A few weeks ago I went for lunch with a friend to a raw vegan restaurant in Santa Monica called Euphoria Loves Rawvolution. The Rawvolution logo is a drawing of a naked hippy couple kissing. They offer hemp seed tabouli and there is a kelp noodle section on the menu. This would usually be more than enough to have me run screaming to the nearest In N Out, but instead I paused and noticed something about the folks in this place. They all looked amazing. They were healthy with great skin and clear eyes. I don't think it was just because I was on the west side. I wanted what they had.
Digestive problems have been my normal for many years. I have tried cutting out gluten, limiting lactose, eliminating food coloring and additives. I have juice cleansed and Master Cleansed, all in search of a day free of stomachaches and other “issues.” Ahem. I just wanted to feel better.
The next day I committed to one week of raw vegan eating, but first I had to figure out what that meant.
According to Wikipedia, Raw Veganism excludes all food and products of animal origin, as well as food cooked at a temperature above 118 °F). A raw vegan diet includes raw vegetables and fruits, nuts and nut pastes, grain and legume sprouts, seeds, plant oils, sea vegetables, herbs, and fresh juices. There are many different versions of the diet, including fruitarianism, juicearianism, and sproutarianism. The definition of a raw vegan diet can be loosened to include vegan diets with at least 75–80% raw foods. I went to the nearest Whole Foods and wandered around.
When Eleanor Roosevelt said,” You must do the thing you think you cannot do,” I believe she was referring to eating “cashew cheese.” There are a lot of raw vegan recipes on the internet that are quite involved and sound sort of terrible. I decided to go slow. The first few days I was eating a lot of raw fruits and vegetables and throwing in some kimchee and gallons of guacamole. I was trying to find my way. I was feeling pretty good, never hungry, and drinking less coffee. (Oh yeah, I decided to keep my non-raw coffee habit because coffee is my co-pilot.) I had shed a few pounds and even when eating in a restaurant I was able to find something that wasn’t off limits.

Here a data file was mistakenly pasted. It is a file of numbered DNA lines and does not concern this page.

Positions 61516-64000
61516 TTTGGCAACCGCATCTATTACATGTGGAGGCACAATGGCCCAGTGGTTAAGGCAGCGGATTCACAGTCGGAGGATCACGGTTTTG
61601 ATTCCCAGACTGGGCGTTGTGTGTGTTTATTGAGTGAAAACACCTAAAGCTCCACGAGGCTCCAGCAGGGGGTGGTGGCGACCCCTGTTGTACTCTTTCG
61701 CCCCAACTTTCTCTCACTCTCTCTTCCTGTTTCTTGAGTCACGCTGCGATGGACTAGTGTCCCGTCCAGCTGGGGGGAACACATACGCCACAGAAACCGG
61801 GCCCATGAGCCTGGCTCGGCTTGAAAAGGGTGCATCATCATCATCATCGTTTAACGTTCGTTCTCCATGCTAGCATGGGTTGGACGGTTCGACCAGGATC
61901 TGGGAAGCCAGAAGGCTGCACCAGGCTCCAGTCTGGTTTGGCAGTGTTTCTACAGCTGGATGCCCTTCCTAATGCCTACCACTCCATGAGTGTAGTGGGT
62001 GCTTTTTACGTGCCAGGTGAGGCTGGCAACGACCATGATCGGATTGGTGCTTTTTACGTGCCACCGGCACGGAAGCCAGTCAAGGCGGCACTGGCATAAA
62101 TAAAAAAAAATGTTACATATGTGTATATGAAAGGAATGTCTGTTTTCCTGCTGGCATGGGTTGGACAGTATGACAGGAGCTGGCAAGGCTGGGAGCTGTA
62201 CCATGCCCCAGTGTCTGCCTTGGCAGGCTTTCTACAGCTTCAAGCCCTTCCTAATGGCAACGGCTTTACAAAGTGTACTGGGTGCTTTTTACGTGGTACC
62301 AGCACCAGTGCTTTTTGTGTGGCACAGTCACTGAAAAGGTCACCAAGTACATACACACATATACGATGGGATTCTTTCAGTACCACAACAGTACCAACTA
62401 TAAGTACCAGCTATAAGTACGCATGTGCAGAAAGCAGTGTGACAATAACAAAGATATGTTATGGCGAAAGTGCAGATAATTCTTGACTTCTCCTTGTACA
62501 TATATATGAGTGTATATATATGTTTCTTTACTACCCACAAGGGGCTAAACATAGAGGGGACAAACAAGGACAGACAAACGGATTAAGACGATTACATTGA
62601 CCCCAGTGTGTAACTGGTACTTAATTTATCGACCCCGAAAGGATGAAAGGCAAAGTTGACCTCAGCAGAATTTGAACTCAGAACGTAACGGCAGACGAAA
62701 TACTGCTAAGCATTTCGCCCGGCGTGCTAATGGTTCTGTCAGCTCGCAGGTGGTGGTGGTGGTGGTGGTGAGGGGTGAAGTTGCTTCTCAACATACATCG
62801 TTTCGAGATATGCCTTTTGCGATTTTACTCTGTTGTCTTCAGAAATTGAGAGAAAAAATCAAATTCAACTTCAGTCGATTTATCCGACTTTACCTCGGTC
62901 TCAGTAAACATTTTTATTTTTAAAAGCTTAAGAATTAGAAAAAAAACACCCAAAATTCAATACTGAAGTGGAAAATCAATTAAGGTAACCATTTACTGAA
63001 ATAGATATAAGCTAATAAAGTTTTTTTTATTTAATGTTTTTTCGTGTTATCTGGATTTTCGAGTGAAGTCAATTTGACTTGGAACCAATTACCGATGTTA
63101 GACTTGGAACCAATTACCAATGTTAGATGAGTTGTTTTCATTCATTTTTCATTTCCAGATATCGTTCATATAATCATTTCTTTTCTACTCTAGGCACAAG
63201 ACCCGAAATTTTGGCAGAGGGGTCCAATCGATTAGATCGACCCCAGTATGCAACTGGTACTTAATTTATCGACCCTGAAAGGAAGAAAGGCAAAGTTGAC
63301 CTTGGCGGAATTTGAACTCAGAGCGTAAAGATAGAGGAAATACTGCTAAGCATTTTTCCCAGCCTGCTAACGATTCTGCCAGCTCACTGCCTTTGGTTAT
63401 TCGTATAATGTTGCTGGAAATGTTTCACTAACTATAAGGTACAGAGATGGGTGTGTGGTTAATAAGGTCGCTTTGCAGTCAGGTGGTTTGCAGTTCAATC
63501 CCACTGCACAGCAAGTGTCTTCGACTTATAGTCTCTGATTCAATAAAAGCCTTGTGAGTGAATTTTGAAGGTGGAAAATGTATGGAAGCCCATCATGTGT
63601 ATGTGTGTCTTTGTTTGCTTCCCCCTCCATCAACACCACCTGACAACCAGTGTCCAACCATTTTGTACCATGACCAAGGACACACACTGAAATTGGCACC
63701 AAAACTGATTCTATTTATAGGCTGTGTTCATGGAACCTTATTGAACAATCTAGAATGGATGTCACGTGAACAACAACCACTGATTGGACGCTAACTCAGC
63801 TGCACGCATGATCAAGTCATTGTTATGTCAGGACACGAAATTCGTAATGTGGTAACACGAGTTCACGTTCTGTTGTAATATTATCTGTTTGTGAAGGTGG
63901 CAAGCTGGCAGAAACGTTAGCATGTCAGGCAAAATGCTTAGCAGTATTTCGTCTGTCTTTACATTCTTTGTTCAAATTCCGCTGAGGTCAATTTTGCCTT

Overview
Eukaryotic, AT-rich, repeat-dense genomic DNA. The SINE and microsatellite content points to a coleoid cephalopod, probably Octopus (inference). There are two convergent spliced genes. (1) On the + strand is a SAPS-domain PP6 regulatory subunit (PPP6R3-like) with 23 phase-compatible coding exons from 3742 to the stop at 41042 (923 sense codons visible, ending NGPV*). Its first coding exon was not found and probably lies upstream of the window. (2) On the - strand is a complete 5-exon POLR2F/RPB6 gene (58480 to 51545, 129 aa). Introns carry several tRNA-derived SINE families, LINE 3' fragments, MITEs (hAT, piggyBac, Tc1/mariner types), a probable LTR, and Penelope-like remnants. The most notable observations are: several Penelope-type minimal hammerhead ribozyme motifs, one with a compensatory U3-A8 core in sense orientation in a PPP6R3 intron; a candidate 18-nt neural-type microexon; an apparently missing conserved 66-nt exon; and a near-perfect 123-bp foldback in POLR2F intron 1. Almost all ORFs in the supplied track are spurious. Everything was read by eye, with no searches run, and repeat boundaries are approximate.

I committed to another week.
The first few days of week two, I got the stomach flu. At first I thought it might be a reaction to my new “lifestyle,” but poor Bob had it too and he was eating his usual fare. I ate a lot of bananas. I ate coconut oil. I made it through.
At an LA vegan place, Café Gratitude, I ordered a raw wrap called, “I Am Happy.” I was self-conscious when I ordered so I just asked for “The Happy,” like that somehow made it okay. When my to-go order was ready I was asked the question of the day, “What are you exploring?” I was exploring why I couldn’t order food at this place that didn’t sound like a bumper sticker on the back of a VW van. The wrap was good though, probably because I hadn’t eaten anything that resembled a real sandwich in a few weeks.
I am now in my third week of raw. My digestive issues are gone. I feel pretty good. I am learning how to do this without handing over my wallet at Whole Foods. I do think this way of eating would be more palatable to the masses without the 1969 zen-style theme running through everything. But what do I know? It’s working for me. So far.
Namaste. (Just kidding. Sort of.)